the bulb was placed in freezing distilled water; he then marked the divisions above and below "according to the degrees of expansion or contraction of the liquor in proportion to the bulk it had when it indur'd the freezing cold."
Edmund Halley, writing in 1700, said that Hooke exhibited at Gresham College, 2nd January, 1667-8, a combination of barometer and thermometer in separate tubes, the freezing-point of water being equal to zero, and the stem being graduated from -70 to +130.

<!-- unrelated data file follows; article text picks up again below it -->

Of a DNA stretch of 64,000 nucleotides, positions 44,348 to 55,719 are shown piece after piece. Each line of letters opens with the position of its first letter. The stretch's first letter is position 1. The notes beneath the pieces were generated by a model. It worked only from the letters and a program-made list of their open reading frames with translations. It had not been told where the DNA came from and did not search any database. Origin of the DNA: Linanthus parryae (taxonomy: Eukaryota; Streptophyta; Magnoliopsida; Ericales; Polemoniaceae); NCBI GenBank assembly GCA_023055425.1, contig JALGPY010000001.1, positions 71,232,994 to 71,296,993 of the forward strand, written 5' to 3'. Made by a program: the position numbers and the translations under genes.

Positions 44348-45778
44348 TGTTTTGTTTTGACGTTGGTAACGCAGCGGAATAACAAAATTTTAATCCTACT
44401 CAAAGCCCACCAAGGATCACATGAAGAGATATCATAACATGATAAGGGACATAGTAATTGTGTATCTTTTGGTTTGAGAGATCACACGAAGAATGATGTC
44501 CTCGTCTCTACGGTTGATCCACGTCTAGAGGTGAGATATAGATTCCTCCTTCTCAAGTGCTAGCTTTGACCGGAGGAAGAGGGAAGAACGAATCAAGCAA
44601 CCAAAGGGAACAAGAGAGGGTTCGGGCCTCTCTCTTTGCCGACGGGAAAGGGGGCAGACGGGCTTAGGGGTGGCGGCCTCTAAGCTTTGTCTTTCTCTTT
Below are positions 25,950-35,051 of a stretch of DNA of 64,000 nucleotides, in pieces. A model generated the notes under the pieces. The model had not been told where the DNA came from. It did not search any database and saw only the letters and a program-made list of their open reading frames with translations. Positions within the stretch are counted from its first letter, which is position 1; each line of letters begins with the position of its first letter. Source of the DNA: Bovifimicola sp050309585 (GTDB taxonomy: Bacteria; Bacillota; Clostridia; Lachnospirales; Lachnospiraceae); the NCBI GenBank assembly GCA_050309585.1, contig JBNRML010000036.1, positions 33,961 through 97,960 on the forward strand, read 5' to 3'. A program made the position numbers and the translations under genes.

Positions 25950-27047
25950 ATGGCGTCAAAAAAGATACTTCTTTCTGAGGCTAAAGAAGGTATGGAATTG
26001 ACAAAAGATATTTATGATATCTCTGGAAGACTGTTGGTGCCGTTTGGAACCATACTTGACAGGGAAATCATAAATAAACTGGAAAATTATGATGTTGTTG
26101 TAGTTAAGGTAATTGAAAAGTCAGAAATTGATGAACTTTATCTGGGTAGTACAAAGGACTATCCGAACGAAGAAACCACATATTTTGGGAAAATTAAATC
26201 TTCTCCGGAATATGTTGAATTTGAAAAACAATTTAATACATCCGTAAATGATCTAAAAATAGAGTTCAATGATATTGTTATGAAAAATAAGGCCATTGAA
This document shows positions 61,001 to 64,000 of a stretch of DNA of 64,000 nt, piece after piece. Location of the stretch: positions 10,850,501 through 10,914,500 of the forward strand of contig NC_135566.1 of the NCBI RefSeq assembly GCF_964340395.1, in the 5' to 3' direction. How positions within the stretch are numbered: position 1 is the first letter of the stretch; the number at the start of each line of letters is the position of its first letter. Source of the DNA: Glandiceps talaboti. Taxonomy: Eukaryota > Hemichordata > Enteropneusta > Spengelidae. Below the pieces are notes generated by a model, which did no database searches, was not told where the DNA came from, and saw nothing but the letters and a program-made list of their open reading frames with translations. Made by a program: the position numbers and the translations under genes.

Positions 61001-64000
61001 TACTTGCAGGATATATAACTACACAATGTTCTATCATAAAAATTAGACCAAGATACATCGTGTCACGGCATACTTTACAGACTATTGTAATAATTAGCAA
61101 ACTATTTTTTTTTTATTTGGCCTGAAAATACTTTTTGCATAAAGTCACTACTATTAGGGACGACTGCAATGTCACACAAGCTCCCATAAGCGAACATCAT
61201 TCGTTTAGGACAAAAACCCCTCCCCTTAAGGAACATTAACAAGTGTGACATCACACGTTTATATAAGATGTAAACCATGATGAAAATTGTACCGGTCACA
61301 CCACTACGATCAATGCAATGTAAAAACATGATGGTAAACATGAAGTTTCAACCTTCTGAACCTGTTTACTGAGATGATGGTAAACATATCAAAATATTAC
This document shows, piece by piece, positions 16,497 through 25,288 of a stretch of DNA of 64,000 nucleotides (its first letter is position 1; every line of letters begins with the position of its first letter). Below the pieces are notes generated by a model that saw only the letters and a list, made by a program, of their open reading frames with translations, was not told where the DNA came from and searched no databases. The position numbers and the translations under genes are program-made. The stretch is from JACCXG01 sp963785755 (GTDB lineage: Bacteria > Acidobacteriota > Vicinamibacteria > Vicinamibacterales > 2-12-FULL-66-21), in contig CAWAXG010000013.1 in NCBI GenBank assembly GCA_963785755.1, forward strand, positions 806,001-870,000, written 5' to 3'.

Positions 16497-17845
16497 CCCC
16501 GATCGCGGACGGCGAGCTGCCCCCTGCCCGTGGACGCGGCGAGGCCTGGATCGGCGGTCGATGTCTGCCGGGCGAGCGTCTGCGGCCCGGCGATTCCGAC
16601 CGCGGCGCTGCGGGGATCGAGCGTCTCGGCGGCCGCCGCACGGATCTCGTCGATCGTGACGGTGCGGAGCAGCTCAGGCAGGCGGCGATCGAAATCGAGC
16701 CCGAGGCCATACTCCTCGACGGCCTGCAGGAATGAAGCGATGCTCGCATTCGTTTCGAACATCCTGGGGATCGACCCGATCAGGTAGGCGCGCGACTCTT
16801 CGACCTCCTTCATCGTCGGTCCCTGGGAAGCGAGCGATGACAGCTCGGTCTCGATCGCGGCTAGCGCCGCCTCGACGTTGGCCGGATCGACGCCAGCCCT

Hooke made an important step in advance when he took the freezing-point of water as a fixed point in the scale, but the statement made by Brewster that in 1684 Hooke proposed the boiling-point as a second fixed point has been examined by Poggendorff and not verified. The claim has been made that the two fiduciary points were first proposed by the Dutch mathematician Christian Huyghens, in a letter dated 2nd January, 1665, addressed to Robert Moray. (A. Momber, Schr. naturf. Gesch. Danzig, N. F. VII, 108.) Huyghens wrote: "It would be well to have a universal and determinate standard for heat and cold, securing a definite proportion between the capacity of the bulb and the tube, and then taking for the com-